Fifty years ago this week, on December 22, 1965, David Lean’s Doctor Zhivago
had its world premiere at the Capitol Theatre in New York. Contrary to current practices, it was reviewed in The New York Times
the following day. (In his first paragraph the redoubtable Bosley Crowther notably refers to it as “Robert Bolt’s dramatization of Boris Pasternak’s Doctor Zhivago
” rather than Lean’s, though he later mentions the “skillful direction of David Lean.” No auteurist, he.)
The Capitol, which had stood on Broadway just north of Times Square since 1919, was one of New York’s first movie palaces, and was a flagship theater for MGM. It was the theater in which the Wizard of Oz had its first New York run and in 1964 it was converted for the presentation of Cinerama films. (It closed in 1968 not long after the premiere of 2001: A Space Odyssey.) All of which is to say that the release of Doctor Zhivago was something of a big deal, coming three years after Lean’s Oscar-sweeping Lawrence of Arabia.
Character posters have become ubiquitous—and somewhat ridiculous—these days. Everything from Chi-Raq
to The Good Dinosaur
to The Hateful Eight
has a set of character posters. But 50 years ago they were created only for those few major films that merited an above-and-beyond approach to movie marketing. Gone with the Wind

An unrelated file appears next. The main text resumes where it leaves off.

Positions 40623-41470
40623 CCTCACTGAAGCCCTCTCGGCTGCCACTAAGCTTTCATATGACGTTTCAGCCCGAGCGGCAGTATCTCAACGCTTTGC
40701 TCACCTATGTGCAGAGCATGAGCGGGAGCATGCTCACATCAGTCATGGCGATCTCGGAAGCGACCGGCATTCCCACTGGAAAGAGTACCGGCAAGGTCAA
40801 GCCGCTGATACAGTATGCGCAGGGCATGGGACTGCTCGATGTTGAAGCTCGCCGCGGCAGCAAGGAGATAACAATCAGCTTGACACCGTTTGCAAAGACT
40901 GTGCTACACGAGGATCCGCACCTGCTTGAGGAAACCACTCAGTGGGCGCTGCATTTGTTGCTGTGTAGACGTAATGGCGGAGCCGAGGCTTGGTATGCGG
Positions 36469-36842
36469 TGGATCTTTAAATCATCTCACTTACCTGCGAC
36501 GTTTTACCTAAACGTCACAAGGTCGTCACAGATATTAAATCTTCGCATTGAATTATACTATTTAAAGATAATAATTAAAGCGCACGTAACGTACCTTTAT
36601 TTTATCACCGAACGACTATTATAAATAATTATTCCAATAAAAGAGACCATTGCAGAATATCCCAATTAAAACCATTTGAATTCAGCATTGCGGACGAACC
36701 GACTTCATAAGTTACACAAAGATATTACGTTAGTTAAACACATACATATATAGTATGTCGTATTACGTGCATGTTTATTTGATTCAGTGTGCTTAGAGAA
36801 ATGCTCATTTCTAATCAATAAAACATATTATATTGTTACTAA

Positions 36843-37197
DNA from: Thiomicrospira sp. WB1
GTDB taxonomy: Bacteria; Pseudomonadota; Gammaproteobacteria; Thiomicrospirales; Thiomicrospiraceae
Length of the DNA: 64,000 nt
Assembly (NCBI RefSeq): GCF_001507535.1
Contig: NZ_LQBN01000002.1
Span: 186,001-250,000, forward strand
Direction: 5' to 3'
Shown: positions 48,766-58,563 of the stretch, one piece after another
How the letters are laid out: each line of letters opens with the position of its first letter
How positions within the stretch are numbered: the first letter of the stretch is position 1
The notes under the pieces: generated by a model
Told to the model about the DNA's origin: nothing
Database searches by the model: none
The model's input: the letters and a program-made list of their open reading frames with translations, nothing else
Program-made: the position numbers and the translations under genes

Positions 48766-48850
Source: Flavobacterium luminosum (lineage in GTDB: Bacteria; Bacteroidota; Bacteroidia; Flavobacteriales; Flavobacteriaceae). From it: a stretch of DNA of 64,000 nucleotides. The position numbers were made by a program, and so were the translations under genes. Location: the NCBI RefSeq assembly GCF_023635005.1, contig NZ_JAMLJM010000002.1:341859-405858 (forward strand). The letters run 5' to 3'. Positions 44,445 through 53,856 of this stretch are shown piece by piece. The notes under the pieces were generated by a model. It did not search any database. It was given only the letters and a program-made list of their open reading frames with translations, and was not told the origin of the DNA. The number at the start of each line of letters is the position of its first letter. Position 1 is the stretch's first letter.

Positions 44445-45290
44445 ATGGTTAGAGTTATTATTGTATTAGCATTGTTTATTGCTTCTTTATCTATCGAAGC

had character posters in 1939, as did Children of Paradise
in France in 1945, but by 1965 they were still quite rare and remained so for decades.
I often wonder if the character posters we see online these days are ever actually printed (maybe I don’t go to enough multiplexes). This beautiful set of character posters for Zhivago most certainly was. (Two sets of them have sold at auction in recent years for over $1500.) They were painted by Maciek Piotrowski who was a Hollywood sketch artist who worked on films from El Cid to Aliens. They are both realist and vaguely modernist, as would have been much in vogue at the time, and each has its own rich color palette. In the year in which we lost Omar Sharif (and in which Tom Courtenay won Best Actor at the Berlin Film Festival for 45 Years) it seems a good time to resurrect these.
Piotrowski’s paintings were also incorporated into an alternative one sheet which introduced all the characters:
The original one sheet for the film was rather uninspired...
But after the film won six Academy Awards the following April, a new poster was released using the now well-known artwork by Howard Terpning which centered more on Omar Sharif and Julie Christie.
I somewhat prefer Gilbert Allard’s more dramatic French adaptation:
To be honest, I’ve never actually seen Doctor Zhivago
—I often offer it up as the most famous film I’ve never seen—but I have always had a soft spot for it because of this sequence
in Nanni Moretti’s 1989 film Palombella rossa